Every day is different when you work in social care
When Mandy started at the Together Trust, she thought she'd only be here for six months. Read her blog below about her journey working in social care and why she’s so happy to still be part of the Together Trust team.
I joined the Together Trust for a six-month interim position as a manager for one of our community services. But over a year later and I’m still here and now in a permanent role!
I’ve had fantastic support from day one from our head of service and members of the team.
My role includes being a service manager for three of our supported living services, as well as the Salford Hub. I also look after our community outreach services in Manchester, Trafford, and Stockport and learner support at Bolton College. I’ve built a positive, honest and trusting relationship with each of the team leaders and teams in these services.
I try to spend one day a week in each service and attend team meetings so I can get to know our staff and the adults, children and young people that we support. I’ve built good relationships with the office staff too. It took a while to know who the ‘go-to’ person is for a particular purpose and remember people’s names – but I think I’ve cracked it. I have to think on my feet at times, and I don’t always have the answer. But someone else often does have the answer. And to me, that is a good team working.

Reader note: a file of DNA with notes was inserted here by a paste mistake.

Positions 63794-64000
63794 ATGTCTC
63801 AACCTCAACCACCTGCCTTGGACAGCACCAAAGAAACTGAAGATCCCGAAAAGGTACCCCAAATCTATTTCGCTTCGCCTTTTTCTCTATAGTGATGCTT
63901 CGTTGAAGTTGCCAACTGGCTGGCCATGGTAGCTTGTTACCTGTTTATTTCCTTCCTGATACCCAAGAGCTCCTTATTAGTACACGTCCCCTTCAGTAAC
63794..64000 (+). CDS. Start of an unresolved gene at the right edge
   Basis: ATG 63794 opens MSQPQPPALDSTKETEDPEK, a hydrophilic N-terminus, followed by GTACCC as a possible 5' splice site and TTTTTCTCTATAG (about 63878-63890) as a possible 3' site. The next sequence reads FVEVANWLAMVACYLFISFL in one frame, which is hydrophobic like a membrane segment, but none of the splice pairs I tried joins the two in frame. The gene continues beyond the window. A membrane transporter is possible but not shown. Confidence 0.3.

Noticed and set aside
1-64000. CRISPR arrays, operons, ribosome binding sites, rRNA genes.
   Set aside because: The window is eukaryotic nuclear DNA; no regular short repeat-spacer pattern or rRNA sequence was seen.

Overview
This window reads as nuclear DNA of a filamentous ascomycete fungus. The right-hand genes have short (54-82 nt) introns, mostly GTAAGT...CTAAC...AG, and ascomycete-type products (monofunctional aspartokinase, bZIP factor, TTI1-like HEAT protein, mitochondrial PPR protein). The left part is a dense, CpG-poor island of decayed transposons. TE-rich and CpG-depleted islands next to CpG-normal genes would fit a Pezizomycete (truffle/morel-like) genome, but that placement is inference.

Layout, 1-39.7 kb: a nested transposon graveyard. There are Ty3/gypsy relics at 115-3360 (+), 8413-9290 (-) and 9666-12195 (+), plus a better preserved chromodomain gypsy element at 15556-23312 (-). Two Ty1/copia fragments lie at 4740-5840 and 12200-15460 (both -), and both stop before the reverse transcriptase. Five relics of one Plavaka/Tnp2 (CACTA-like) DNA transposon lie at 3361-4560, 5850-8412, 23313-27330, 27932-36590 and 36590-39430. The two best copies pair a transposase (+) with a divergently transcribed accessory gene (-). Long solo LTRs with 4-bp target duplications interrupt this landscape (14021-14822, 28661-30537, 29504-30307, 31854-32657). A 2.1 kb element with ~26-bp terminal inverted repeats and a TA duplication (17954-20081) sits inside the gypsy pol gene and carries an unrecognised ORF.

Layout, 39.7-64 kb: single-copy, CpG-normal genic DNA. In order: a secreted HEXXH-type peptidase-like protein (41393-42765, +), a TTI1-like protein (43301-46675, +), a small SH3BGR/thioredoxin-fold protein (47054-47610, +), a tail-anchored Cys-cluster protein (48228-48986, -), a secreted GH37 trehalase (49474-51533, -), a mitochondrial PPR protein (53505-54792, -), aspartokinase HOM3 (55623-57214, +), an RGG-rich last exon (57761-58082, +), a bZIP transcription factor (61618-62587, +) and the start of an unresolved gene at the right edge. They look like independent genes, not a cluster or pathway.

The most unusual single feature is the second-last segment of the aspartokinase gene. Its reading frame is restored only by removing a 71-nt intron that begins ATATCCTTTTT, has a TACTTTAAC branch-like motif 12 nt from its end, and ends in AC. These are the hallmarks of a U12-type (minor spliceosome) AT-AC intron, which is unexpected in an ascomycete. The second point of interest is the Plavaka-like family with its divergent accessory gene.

The training on offer for us to be able to do our jobs well is current, well-delivered and includes specialised training. Support is at hand for everybody where it’s needed and in a variety of ways. Over a period of time, I have gained many qualifications that help me do my job well. I’ll continue to learn and be the best that I can be, which includes being a supportive manager to the staff teams, colleagues, service users and our head of service.
When I first started working in care 20 years ago, it was supporting adults with autism. So I felt confident and comfortable coming back to this area of social work but in a different role. One of the benefits of working in this area is seeing the progression and positive changes that good support can have for people with autism. We support people by understanding areas of difficulty, perhaps socially and emotionally, and through being able to use a range of communication methods with them.
Some things have changed in 20 years, particularly the tools staff have to improve support and the training that’s available. I know I’ve learnt a lot since coming back into social care and I still feel now that I’m learning something new every day.